Summary: Watering the lawn the why, how and when on the best practices of watering the yard and grass. Discover the principles of lawn watering which are actually very simple.
Question: In watering the lawn what are the best watering practices and rules we should follow for efficient, thorough watering of our lawn. I know why we water the lawn but how long, when and in what quantities should we water? Thank You Tim, Dale City, Virginia
Answer: Tim, in lawn watering there are some important factors to consider. Way to often homeowners think watering the grass often is the best water practice. However, that is not true.
Despite the widely held and much enjoyed belief to the contrary, the secret of luxuriant lawns of healthy grass is not necessarily lots of water… certainly NOT quantities of water sprinkled with happy, short-lived abandon whenever the mood hits the hose-happy gardener.
Indeed, the best watering practice for your particular lawn may well be not to water, but to exercise noble restraint; for many grasses, except in arid regions, require no watering at all.
But let’s begin at the beginning. The principles of watering lawns are actually very simple. First we’ll consider the “how” (and “why”) and then the “when.”
Most Ignored Fundamental Watering Lawn Rule
One of the most fundamental rules and perhaps the one most often ignored… is to apply water no faster to your grass than the soil will absorb it. Light sandy soil may take as much as 3 inches an hour, but this is highly unusual.
Average soils absorb little more than one-half inch (perhaps 1 inch) an hour, and very few sprinklers can deliver that small an amount.
The result is wasteful runoff and puddling. And if, as so often happens, people misinterpret the flooding as evidence the lawn has had enough and shut off the sprinkler, shallow watering is an additional – and extremely harmful – result.
Single Success Factor In Lawn Irrigation
Above all, when you do water the lawn, water thoroughly—all the way down to where the grass roots ought to be, 6 or 7 inches below the surface. Shallow watering is worse than no watering at all, for it encourages the roots to seek moisture near the surface.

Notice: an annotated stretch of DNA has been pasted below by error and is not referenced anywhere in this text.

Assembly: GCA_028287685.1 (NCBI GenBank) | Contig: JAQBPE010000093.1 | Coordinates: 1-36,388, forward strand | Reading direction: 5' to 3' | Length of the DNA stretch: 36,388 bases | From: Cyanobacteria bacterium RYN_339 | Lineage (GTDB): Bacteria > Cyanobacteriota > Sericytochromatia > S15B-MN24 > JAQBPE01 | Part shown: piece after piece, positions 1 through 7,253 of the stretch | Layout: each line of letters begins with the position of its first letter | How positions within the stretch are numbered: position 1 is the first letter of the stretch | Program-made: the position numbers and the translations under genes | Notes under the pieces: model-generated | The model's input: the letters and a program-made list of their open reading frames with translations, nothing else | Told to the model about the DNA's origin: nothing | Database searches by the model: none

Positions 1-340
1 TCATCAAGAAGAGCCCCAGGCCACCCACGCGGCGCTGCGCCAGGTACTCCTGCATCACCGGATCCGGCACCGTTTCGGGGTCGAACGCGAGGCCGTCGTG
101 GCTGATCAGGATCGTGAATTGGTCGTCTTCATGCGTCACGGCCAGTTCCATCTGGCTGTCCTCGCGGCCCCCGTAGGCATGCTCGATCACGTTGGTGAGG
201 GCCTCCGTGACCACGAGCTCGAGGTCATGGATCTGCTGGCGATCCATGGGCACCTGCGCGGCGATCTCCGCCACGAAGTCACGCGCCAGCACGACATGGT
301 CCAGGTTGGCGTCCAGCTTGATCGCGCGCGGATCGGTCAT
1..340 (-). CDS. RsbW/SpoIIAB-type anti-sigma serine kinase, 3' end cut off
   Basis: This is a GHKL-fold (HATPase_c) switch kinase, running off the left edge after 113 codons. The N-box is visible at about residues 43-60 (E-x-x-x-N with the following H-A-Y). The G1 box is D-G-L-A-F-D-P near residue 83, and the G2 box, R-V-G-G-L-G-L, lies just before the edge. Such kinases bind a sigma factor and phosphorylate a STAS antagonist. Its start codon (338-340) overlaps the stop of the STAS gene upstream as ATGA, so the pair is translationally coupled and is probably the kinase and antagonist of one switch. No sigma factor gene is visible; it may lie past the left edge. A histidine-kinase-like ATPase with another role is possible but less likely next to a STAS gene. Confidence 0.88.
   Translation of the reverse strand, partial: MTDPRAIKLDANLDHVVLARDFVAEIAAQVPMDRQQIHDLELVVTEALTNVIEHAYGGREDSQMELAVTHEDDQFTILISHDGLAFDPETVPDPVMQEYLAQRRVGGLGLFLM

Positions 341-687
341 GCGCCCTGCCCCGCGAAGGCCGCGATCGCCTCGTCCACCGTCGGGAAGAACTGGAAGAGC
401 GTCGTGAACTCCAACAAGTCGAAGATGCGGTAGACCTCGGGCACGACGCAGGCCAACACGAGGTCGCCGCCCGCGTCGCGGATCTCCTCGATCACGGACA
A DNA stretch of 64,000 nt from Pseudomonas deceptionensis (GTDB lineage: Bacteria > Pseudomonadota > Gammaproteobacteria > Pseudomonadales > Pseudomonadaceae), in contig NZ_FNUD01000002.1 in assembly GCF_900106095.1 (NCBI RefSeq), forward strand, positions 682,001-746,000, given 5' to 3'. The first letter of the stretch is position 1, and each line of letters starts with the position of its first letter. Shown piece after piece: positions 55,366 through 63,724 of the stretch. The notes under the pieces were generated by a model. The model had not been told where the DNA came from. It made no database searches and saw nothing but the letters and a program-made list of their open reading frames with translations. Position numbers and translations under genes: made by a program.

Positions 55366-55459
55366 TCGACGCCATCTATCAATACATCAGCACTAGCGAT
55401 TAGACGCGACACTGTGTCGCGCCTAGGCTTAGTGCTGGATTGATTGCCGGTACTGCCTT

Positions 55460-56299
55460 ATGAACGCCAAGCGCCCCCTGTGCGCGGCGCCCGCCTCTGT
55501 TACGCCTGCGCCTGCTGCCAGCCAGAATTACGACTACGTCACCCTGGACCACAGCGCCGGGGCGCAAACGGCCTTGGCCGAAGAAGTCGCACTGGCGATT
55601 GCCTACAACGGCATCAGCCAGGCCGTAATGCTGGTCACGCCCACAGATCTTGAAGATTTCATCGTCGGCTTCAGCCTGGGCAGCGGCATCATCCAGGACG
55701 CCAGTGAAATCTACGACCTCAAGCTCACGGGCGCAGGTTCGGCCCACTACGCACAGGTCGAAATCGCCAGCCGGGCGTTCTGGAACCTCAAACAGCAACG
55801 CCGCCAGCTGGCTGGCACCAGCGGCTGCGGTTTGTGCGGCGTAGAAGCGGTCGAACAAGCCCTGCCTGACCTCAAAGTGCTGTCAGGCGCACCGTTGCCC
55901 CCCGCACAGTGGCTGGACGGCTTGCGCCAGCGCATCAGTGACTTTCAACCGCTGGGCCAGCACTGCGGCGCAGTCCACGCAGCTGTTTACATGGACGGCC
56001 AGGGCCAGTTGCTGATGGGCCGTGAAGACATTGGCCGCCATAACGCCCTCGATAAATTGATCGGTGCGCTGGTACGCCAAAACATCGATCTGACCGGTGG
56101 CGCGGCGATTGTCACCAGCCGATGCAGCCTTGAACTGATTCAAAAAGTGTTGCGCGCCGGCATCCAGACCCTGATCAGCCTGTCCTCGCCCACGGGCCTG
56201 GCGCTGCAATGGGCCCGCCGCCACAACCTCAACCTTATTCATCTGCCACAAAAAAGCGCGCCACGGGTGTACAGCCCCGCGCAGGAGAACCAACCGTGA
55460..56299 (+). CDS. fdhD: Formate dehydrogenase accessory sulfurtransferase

The result is disaster when sprinkling is discontinued for even a few days or when an exceptionally hot spell occurs to dry and literally bake the roots. Thorough deep-down watering is perhaps the most important single success factor in lawn irrigation.
How Often Should You Water the Lawn
How often should you water? Some very excellent studies indicate that lawns should be watered “only when needed” – that is, you should always wait until the grass begins to wilt slightly before watering it.
And, with the exception of creeping bent grasses, which require pretty constant watering, the greater the interval between soakings, the better the grass stand is likely to be.
At Davis, California, an arid region where in summer no rain falls for some six months straight and daily temperatures average 100°, where tests indicate that common bluegrass can go 24 days before it begins to wilt and needs watering.
Merion bluegrass, an improved Kentucky bluegrass, can go 36 days before starting to wilt, considerably longer than the unimproved form. In some test, researchers found some Bermuda grass roots went down 6 feet.
Indeed, in all but very arid regions, properly fertilized Bermuda grass, and even more particularly zoysia grass, provides nearly perfect lawn with no watering at all. (Adequately fertilized lawns, incidentally, always require less water.)
Furthermore, tests indicate that even better than zoysia alone is the combination of zoysia and Merion bluegrass.
With diminishing supplies of water for domestic use a not-too-distant likelihood, the future trend will probably be to select the most drought-resistant grasses obtainable and provide them with the most adequate fertilizing program possible. The net result should be greater lawn satisfaction with less watering than ever before.